In retirement over the next decades there were two shadows: my brother’s concussion, which meant that for most of his adulthood he was dependent on her, and the sliding of the neighborhood into ghetto. Still, the brother’s presence was fortunate in a time of crime. A veteran Marine, he romanticized and blustered it through. But she really wanted to be a nice retired teacher in one of the housing towers built for them. If she had, it would have absorbed her estate and this house I live in would have been impossible. She died at 89.
Her cancer never required surgery because it was a blood cancer that took five years but was gradual and not painful. As soon as she was diagnosed, she began creating the small archive that I’m consulting to write this. At one point there was a celebration of the Barlow Trail at the farm that had received the ox-wagons as they came down off the shoulder of Mt. Hood and had kept a register that people signed. My mother, by now too weak to drive, asked me to take her to see the signatures of her ancestors.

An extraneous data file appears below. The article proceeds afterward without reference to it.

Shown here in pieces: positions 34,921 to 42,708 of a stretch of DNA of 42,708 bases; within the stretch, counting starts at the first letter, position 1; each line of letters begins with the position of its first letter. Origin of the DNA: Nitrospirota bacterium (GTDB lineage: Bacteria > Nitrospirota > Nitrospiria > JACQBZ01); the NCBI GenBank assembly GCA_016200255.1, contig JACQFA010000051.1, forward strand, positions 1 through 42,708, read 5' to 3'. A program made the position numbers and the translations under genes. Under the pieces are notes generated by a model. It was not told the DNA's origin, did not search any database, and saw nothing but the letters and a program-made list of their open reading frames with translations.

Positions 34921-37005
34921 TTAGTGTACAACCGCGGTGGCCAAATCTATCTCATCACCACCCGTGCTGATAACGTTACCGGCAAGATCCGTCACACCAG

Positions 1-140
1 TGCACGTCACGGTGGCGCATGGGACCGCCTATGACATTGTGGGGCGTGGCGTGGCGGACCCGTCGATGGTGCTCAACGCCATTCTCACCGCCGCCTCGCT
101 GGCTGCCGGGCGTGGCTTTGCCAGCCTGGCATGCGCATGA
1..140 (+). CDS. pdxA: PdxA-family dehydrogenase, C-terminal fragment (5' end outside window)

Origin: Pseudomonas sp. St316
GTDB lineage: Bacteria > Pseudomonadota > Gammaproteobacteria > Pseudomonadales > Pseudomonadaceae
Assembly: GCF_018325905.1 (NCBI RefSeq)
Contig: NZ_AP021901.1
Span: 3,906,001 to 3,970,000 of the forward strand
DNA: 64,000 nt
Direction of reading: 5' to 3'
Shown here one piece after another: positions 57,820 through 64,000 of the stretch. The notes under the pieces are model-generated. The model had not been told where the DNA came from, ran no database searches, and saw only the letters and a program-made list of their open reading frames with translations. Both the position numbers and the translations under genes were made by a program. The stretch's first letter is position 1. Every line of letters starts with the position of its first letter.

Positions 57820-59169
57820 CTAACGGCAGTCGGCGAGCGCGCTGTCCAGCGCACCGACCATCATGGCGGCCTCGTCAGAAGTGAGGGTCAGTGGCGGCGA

It turned out the book had been removed to the Historical Society. A hostess was stationed in the kitchen to “explain.” My mother got into an argument over whose family came earlier. This was typical and I just waited, with a little amusement but also sadness. I knew that in our family depression is countered with anger. A good shot of adrenaline hooked out of one’s psyche by some offence, and we’re good to go on. I do it myself. We get braced in a way my mother learned when I was a child and would find her weeping in the twilight, try to comfort her with no success, and be scared until she ordered me to peel potatoes for supper. Then I would be resentful and she would be angry. It was years before I learned that laughing also worked, but my humor tended to be pretty dark.
My mother’s doctors liked her. She was obedient. Her final doc was the son of a Japanese importer with considerable importance in Portland and she was proud of that. He told her that her blood pressure med was causing low potassium and most patients would not be tough enough or determined enough to take it in liquid form with a spoon, which was the most effective way. He said, “Lucy, I think you would do this.” So she did, and bragged about it.
There’s more. TBC But the point of this first part is that what I learned from the beginning was that mothers die, that it is your fault, that mothers try to control but the next caretaker will be hostile, and that it helps to get mad. My mother never related her family’s story to the long tale of human beings. I do.